The rest of the world has too often called Pakistan’s Nuclear Strategy as a dangerous one. However, Pakistan has continued to contest membership for the Nuclear Suppliers Group (NSG) with an assertion that their nuclear weapons remain safe. With the Western countries, especially the US, completely ignoring the country’s compulsions to ensure credible deterrence against a rapidly growing Indian conventional and nuclear arsenal, it will be a wonder if our efforts result in something concrete.
Foreign Secretary Aizaz Ahmad Chaudhry at a seminar at the the Institute of Strategic Studies made it clear that we will not accept such discrimination anymore and will seek criteria-based treatment. Moreover, he was adamant over the fact that Pakistan only goes for credible minimum deterrence, having every right as a state for self-defence. Prime Minister Nawaz Sharif will lead a delegation to the World Nuclear Summit being hosted by the United States, next month in Washington. The effort being made serves a diplomatic purpose of clearing our name, but will amount to nothing more. It seems that Pakistan’s demand for NSG membership also gained significance following the energy crunch it is facing and wants to use nuclear energy to meet future needs – a logical mandate.
NSG is a multinational body concerned with reducing nuclear proliferation by controlling the export and re-transfer of materials that may be applicable to nuclear weapon development and by improving safeguards and protection on existing materials. Pakistan is certainly not getting fair deal from the US, and on its behest, by its nuclear camp followers. In exchange for letting Pakistan in into the NSG, it is trying barter by asking Pakistan to accede to certain international regimes like CTBT that even USA itself has not ratified, and India vehemently opposes it.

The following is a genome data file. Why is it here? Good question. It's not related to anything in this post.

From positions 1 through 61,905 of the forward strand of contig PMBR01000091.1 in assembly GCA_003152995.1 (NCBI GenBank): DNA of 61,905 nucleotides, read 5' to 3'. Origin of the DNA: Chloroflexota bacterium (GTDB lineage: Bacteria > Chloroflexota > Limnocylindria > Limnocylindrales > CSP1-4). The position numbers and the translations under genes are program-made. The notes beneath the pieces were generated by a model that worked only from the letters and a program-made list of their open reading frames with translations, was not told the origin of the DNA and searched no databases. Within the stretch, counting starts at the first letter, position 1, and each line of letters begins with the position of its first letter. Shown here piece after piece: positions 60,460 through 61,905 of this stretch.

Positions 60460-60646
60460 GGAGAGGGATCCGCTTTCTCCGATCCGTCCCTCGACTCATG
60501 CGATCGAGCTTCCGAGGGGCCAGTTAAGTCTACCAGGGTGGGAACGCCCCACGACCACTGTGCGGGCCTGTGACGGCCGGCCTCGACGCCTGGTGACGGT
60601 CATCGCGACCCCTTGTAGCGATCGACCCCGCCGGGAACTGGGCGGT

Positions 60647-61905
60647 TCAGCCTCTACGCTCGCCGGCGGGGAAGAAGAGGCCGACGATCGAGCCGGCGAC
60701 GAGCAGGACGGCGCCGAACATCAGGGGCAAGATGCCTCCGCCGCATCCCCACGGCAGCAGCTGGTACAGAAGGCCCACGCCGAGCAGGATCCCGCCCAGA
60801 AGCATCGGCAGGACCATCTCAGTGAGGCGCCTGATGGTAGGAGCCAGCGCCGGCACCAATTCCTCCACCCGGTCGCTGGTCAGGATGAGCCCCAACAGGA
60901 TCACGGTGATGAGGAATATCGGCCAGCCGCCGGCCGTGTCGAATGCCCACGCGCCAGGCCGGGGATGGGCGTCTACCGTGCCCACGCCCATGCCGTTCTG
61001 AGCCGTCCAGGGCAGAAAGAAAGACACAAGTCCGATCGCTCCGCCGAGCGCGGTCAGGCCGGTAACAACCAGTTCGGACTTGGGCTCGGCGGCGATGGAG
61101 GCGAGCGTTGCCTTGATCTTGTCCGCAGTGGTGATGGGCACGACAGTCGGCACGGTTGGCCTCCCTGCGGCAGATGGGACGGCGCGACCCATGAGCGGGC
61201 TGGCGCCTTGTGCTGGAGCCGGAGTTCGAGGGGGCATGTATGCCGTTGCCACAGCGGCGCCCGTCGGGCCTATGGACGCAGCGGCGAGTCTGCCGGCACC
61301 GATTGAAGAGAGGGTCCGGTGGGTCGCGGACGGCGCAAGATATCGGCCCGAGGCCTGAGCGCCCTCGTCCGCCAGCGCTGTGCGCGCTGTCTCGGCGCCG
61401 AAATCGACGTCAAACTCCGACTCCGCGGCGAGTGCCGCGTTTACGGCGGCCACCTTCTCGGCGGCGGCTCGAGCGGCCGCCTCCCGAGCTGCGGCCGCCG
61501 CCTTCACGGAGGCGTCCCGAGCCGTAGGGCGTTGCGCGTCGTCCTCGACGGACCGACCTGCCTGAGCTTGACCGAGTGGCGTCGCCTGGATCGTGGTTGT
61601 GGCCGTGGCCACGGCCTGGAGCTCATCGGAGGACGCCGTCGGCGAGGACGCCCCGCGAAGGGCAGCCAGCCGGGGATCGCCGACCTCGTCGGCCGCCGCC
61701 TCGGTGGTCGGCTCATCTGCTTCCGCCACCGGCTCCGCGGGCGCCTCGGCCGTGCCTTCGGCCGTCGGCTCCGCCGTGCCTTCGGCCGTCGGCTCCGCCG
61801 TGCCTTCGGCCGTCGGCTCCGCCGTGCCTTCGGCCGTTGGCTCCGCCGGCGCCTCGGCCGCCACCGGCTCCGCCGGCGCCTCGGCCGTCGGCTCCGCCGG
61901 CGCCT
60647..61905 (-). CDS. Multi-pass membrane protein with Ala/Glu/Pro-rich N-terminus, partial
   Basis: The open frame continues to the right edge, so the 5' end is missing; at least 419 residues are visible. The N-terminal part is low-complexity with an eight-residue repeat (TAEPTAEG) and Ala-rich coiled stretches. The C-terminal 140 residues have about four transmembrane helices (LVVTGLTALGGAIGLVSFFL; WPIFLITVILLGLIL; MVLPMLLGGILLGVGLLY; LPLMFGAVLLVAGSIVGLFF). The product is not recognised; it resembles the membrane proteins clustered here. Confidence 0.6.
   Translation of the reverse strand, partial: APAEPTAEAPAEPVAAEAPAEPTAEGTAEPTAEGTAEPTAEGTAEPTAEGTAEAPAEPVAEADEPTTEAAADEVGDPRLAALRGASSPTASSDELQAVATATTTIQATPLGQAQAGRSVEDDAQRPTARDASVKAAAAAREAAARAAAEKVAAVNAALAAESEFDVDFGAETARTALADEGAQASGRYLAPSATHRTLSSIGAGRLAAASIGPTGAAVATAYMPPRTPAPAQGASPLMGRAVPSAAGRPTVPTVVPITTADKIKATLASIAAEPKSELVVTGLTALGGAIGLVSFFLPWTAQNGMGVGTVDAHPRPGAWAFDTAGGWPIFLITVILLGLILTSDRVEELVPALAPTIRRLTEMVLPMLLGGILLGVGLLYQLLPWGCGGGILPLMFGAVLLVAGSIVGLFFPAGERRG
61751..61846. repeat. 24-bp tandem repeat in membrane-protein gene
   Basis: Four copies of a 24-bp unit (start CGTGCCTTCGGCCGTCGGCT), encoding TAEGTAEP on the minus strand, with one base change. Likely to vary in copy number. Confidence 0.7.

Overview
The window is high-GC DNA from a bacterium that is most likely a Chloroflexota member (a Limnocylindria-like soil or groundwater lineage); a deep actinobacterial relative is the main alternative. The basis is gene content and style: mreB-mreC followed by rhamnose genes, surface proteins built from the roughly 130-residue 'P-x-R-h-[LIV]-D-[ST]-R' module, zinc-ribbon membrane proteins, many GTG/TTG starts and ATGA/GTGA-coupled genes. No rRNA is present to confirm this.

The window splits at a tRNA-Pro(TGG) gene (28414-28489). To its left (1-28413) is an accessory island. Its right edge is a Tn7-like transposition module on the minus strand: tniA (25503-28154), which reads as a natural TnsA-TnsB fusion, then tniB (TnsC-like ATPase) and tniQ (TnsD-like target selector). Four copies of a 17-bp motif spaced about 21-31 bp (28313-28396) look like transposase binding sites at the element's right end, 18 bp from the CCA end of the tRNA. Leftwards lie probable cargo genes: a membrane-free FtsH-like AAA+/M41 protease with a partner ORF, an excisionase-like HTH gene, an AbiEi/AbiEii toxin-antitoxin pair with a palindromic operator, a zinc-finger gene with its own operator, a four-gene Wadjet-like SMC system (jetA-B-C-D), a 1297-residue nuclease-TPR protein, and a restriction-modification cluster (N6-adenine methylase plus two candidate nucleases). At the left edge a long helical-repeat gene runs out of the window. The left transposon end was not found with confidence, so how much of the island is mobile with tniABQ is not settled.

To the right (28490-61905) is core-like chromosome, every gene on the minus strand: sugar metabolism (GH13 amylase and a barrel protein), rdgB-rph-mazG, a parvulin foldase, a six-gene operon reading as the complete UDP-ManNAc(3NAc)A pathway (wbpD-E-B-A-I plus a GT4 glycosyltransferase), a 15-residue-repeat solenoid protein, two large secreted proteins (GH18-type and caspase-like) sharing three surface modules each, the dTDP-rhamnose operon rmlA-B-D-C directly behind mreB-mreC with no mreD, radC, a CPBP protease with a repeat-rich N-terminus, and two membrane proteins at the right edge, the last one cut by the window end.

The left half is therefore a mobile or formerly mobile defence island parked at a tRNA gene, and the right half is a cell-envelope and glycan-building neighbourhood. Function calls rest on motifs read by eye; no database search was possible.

The United States expressed concern on Friday over the security of Pakistan’s tactical nuclear weapons. Given that Islamists not only attacked civilians but targeted military installations and bases as well, some might say that the Taliban and al Qaeda have their eyes on Pakistan’s nuclear warheads. The claim is preposterous and is just a way for the US to keep the Indian panic in check, while they sell us F-16s. Chaudhry has said that the Nuclear Suppliers Group’s “discriminatory waiver” to India and the Indo-US nuclear deal had allowed New Delhi to increase its fissile material and disturb the strategic stability in South Asia. The US must look to Pakistan as a balancing chip if nothing else.